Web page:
SouthCoast Wind files court challenge to R.I. regulators

Appeal comes after suspended review of Sakonnet River transmission line

By Nancy Lavin/Rhode Island Current
Posted 8/10/23

An offshore wind developer wants a state supreme court justice to vacate a decision by state regulators to suspend their review of a Sakonnet River transmission line for the project.

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SouthCoast Wind files court challenge to R.I. regulators

Appeal comes after suspended review of Sakonnet River transmission line

Posted

An offshore wind developer wants a state supreme court justice to vacate a decision by state regulators to suspend their review of a Sakonnet River transmission line for the project.

In a petition with Rhode Island Supreme Court filed late last month, SouthCoast Wind Energy LLC contends that the Rhode Island Energy Facility Siting Board decision “is contrary to law and should be vacated.” Earlier in July, the board unanimously agreed to halt its review of the transmission lines for the project until the developer secures new agreements guaranteeing the project’s financing. 

The 149-turbine wind farm, planned off the coast of Massachusetts, was originally intended to bring 1,200 megawatts of power to the Bay State. While centered in Massachusetts, the proposal also needed the signoff from Rhode Island regulators on plans to run a underwater transmission line from the wind farm up the Sakonnet River, over Portsmouth and out Mount Hope Bay to reach land in Somerset’s Brayton Point. 

But after SouthCoast opted to renege on its existing power purchase agreements with Massachusetts utility companies in the hopes of getting a better deal, Rhode Island regulators agreed it was a waste of time and resources to continue their review when the project’s future is still uncertain.

The Energy Facility Siting Board’s unanimous decision on July 13 gave the developer Oct. 1, 2024, to submit proof that it has won a new contract with Massachusetts, along with how the new agreement might impact the existing route and design of the transmission lines. The developer can also ask for more time “upon reasonable grounds.”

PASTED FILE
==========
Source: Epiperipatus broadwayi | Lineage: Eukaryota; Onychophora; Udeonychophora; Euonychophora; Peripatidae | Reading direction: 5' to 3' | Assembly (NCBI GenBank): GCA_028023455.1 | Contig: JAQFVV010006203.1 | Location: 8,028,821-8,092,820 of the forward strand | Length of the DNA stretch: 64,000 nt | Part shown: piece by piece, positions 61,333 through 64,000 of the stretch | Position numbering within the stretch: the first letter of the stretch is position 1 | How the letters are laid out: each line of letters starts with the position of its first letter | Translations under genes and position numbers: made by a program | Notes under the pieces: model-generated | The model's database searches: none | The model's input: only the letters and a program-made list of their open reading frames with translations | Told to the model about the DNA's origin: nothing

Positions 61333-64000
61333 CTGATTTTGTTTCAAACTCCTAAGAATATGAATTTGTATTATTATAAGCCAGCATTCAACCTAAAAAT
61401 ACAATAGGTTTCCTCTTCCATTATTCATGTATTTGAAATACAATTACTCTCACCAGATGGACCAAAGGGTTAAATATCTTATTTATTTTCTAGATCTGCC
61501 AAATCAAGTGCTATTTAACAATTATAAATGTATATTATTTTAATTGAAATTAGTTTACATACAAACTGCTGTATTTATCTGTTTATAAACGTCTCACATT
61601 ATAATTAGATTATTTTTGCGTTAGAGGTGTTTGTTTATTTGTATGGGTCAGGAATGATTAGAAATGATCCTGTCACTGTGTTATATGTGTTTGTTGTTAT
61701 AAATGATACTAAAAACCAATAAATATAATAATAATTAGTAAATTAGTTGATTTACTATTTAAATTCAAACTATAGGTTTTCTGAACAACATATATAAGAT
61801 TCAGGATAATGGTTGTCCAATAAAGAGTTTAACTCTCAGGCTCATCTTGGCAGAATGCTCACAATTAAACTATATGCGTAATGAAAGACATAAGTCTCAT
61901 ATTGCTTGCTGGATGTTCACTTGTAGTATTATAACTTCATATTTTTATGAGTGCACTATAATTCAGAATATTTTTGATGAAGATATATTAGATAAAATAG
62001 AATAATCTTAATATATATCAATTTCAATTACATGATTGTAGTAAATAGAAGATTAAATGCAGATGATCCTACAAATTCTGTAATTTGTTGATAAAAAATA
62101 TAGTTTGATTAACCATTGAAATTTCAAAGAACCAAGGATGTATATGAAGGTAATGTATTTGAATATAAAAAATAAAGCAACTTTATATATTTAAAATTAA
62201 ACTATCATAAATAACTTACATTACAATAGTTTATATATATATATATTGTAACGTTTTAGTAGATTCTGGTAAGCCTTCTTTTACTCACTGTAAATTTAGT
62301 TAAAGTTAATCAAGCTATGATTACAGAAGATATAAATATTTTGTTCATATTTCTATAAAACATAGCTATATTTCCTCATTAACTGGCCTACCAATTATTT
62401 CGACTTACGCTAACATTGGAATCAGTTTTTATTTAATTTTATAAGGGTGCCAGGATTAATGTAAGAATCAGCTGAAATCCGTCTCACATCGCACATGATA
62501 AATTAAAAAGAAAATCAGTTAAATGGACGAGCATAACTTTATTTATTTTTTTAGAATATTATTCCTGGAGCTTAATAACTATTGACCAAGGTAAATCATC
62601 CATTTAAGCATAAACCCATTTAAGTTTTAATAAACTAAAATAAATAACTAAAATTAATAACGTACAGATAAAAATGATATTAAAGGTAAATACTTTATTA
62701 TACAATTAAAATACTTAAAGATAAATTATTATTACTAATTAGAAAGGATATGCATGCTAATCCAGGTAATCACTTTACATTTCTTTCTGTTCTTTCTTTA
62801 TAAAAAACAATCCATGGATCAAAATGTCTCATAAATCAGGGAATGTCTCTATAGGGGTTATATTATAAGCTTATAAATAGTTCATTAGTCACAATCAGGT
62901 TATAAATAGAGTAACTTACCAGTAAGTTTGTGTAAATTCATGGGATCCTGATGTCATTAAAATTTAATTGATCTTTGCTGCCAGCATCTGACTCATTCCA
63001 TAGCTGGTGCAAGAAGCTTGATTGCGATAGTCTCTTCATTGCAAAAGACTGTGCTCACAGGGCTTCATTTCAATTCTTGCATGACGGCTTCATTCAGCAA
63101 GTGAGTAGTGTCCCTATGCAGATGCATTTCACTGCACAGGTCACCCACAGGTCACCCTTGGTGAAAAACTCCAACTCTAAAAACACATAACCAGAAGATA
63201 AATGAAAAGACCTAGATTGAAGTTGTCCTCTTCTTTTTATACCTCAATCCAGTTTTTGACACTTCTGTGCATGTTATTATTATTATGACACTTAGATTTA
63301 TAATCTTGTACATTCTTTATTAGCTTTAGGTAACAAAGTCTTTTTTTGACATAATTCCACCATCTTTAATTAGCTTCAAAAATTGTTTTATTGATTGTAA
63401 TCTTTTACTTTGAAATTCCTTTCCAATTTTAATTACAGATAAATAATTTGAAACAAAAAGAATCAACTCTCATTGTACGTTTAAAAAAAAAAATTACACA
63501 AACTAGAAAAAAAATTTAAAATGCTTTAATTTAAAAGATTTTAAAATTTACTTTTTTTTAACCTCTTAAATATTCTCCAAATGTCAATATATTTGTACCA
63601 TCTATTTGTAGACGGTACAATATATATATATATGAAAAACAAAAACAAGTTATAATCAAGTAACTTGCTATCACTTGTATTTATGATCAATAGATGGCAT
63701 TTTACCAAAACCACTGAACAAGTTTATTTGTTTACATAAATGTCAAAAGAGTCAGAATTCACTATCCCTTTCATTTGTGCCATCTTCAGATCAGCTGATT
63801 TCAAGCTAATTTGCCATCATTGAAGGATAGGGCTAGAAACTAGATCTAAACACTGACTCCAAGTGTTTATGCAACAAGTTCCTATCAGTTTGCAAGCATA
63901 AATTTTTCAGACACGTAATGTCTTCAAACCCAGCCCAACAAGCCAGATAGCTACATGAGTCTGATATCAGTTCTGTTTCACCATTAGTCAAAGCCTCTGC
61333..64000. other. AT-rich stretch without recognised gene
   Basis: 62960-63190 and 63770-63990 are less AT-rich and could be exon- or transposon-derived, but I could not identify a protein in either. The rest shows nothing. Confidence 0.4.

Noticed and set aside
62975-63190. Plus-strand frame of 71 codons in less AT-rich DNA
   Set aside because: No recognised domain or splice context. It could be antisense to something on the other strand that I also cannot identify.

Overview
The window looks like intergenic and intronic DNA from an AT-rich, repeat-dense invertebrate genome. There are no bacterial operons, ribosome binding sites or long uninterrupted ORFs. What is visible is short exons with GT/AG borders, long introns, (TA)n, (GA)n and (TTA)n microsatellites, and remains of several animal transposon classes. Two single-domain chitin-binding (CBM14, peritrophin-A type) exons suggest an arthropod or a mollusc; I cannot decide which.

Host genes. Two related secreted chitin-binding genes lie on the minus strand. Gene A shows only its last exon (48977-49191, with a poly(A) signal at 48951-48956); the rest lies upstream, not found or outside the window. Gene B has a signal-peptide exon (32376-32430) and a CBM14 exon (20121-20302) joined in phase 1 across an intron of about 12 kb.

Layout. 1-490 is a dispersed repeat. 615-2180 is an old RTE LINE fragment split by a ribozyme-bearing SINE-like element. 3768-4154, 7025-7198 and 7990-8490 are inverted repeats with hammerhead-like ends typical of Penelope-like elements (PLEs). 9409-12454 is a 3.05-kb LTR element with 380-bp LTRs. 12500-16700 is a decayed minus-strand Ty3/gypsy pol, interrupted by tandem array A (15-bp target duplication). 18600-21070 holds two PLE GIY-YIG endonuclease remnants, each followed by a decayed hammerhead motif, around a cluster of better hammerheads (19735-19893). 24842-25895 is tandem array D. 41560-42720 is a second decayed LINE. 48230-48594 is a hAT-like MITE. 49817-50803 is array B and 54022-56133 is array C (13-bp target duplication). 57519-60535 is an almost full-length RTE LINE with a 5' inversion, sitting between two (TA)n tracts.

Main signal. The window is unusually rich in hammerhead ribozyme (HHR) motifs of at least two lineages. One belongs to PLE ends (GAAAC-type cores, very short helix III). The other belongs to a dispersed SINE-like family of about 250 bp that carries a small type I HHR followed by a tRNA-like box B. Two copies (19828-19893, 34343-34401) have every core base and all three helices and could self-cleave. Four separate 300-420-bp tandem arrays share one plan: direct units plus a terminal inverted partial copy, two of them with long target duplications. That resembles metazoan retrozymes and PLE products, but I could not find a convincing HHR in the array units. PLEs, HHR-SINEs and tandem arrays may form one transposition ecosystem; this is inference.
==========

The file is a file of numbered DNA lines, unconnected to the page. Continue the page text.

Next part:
According to a draft timeline filed with the Massachusetts Department of Public Utilities, the state anticipates awarding a bid and starting negotiations for power purchase agreements on up to 3,600 megawatts of wind power in June 2024. 

But SouthCoast contends it doesn’t need new power agreements to prove its project is viable. The complaint cites a state law  which “establishes a flexible need standard that is not dependent on the award of a [power purchase agreement or any prescribed demonstration of project viability.” 

The company instead points to other evidence of its commitment to the project, including federal permits under review and a separate application to the Rhode Island Coastal Resources Management Council, though the council has not yet deemed its application completed. The company also allotted $100 million for the project this year, according to filed testimony. 

SouthCoast pushes back

By forcing the developer to provide a new agreement, state regulators violated their own law, the complaint stated. The decision also conflicts with state and regional decarbonization mandates which depend upon offshore wind power to reach incremental benchmarks in reducing emissions, according to the complaint.

“The SouthCoast Wind project is vital to the region’s mandated goals of reducing greenhouse gas emissions, prioritizing the development of clean energy resources, and creating economic growth,” Rebecca Ullman, a spokesperson for SouthCoast, said in an emailed statement.

“A decision enabling SouthCoast Wind’s EFSB application to move forward will help ensure that Rhode Island’s goals to have 100 percent renewable energy by 2033 and become a major East Coast offshore wind hub, continue to progress.” 

The Rhode Island Energy Facility Siting Board declined to comment, but will respond in future court filings, Emma Rodvien, the board’s coordinator, said in an email.

Rhode Island Current (https://rhodeislandcurrent.com) is part of States Newsroom, a network of news bureaus supported by grants and a coalition of donors as a 501c(3) public charity. Rhode Island Current maintains editorial independence. Contact Editor Janine L. Weisman for questions: info@rhodeislandcurrent.com. Follow Rhode Island Current on Facebook and Twitter.

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